While “When Dignity Came to Harlan” has always been the book Rebecca Duvall Scott intended to publish, she first published a special needs self-help memoir about her son’s journey with sensory processing disorder. Now, in addition to writing Christian historical fiction, she is a public speaker and SPD intervention strategist. She said she had nearly given up on her dream of being a published author in lieu of being a wife and mother, but not long ago, her husband began encouraging her to finish her memoir – which got the ball rolling again for both series.
"God blessed me with an amazing opportunity to publish the self-help memoir about my son’s journey with sensory processing disorder that I had also started years before," she said. "That book (Sensational Kids, Sensational Families: Hope For Sensory Processing Differences) earned me the title of a bestselling and Amazon Top 10 Hot New Release author last spring, and I now know that it was all part of God’s plan to set me up to publish the one I was always meant to publish, When Dignity Came to Harlan.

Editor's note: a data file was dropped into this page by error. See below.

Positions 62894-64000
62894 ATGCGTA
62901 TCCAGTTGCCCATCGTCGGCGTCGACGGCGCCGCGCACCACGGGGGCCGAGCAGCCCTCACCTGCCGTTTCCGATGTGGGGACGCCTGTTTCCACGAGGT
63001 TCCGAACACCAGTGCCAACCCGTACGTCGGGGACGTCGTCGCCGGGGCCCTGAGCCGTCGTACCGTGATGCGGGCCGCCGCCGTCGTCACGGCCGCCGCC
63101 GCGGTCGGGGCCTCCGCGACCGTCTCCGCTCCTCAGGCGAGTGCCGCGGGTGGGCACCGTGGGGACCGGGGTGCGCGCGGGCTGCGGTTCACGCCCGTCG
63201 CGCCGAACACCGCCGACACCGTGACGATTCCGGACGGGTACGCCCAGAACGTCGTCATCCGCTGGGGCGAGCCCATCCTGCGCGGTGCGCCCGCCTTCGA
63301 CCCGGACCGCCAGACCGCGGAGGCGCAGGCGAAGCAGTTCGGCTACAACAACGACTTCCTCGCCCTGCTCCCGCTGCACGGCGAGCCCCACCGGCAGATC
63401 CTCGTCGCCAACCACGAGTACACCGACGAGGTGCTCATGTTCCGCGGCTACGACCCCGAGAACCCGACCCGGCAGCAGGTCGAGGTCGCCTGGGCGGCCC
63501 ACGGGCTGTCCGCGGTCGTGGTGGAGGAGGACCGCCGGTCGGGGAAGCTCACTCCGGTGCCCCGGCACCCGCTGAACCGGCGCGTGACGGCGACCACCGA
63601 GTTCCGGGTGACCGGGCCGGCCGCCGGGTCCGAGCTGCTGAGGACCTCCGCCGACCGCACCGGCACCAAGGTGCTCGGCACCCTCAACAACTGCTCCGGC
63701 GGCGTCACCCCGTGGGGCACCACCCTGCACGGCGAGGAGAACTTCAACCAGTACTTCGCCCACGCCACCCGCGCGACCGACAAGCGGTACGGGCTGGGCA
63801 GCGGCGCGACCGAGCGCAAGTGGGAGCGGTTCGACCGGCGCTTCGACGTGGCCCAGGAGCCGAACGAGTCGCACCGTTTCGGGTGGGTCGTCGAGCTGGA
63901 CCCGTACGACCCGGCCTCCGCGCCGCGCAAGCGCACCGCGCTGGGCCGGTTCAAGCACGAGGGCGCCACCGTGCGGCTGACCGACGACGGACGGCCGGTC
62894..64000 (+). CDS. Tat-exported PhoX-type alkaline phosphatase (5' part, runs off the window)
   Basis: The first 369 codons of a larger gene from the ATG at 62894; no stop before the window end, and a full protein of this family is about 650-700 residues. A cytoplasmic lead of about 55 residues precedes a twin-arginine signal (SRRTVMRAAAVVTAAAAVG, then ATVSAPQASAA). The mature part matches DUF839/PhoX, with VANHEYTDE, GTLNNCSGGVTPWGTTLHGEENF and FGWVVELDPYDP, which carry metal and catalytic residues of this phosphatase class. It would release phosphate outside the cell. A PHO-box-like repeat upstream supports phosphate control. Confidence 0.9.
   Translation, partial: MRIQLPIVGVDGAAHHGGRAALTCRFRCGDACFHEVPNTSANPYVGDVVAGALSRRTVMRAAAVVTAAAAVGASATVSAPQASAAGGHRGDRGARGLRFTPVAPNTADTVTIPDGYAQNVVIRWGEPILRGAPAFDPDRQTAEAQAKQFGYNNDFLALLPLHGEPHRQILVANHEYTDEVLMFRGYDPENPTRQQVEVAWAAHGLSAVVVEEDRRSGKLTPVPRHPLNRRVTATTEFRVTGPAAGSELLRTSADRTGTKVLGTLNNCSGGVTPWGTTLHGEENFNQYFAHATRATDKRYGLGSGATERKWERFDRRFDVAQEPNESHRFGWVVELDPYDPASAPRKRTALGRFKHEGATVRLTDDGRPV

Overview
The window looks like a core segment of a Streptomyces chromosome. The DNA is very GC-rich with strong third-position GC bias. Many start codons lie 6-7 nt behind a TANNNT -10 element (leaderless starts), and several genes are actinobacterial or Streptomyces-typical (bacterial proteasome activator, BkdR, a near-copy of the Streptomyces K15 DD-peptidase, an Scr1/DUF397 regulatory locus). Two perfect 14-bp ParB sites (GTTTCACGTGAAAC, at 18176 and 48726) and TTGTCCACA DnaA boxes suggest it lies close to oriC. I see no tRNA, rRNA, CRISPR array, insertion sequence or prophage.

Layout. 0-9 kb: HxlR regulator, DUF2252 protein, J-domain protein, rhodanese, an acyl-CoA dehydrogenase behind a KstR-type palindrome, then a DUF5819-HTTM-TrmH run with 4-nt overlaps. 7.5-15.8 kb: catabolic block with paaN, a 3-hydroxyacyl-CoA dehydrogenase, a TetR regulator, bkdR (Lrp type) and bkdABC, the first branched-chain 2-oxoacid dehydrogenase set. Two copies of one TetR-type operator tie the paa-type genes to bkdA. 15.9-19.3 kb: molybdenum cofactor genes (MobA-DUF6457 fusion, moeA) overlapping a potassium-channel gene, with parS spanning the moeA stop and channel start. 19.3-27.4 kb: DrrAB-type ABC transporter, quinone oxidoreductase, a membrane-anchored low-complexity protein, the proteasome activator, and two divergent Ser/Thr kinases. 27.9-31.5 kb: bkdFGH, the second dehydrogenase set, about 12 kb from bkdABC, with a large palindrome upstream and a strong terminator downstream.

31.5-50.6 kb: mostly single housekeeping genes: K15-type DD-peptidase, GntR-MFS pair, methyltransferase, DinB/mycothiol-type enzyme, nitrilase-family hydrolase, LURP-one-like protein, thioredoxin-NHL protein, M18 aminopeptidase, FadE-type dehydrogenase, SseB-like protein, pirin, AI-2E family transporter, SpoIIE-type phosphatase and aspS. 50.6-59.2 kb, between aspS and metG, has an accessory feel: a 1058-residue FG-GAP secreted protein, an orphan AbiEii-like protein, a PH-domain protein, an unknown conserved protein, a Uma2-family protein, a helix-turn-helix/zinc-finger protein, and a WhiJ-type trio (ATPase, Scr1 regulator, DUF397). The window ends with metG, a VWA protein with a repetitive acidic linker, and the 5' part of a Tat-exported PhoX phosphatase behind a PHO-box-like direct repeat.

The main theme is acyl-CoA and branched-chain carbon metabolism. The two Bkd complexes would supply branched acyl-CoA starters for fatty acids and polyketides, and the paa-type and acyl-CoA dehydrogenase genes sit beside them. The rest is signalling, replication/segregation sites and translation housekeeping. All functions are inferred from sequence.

Another accolade of the book is an endorsement by award-winning author, Lizbeth Meredith. Her statement said, “A reminder of our forebears’ sacrifices and strength, this exquisitely-told story proves that no amount of poverty and pain are a math for fierce faith."
Mrs. Scott attends Longfield United Baptist Church in Louisville, which is part of the Green River Association of Baptists, an association of churches in Kentucky, Indiana, and Georgia, many of which are in Edmonson County.
The novel is available in paperback, hardback, and electronic editions, and can be purchased on Amazon at the following link: When Dignity Came to Harlan: Duvall Scott, Rebecca: 9781949758955: Amazon.com: Books
Follow her Facebook group fan page:
Visit her website at: www.RebeccaDuvallScott.com
Rebecca can be reached via email at: Rebecca@RebeccaDuvallScott.com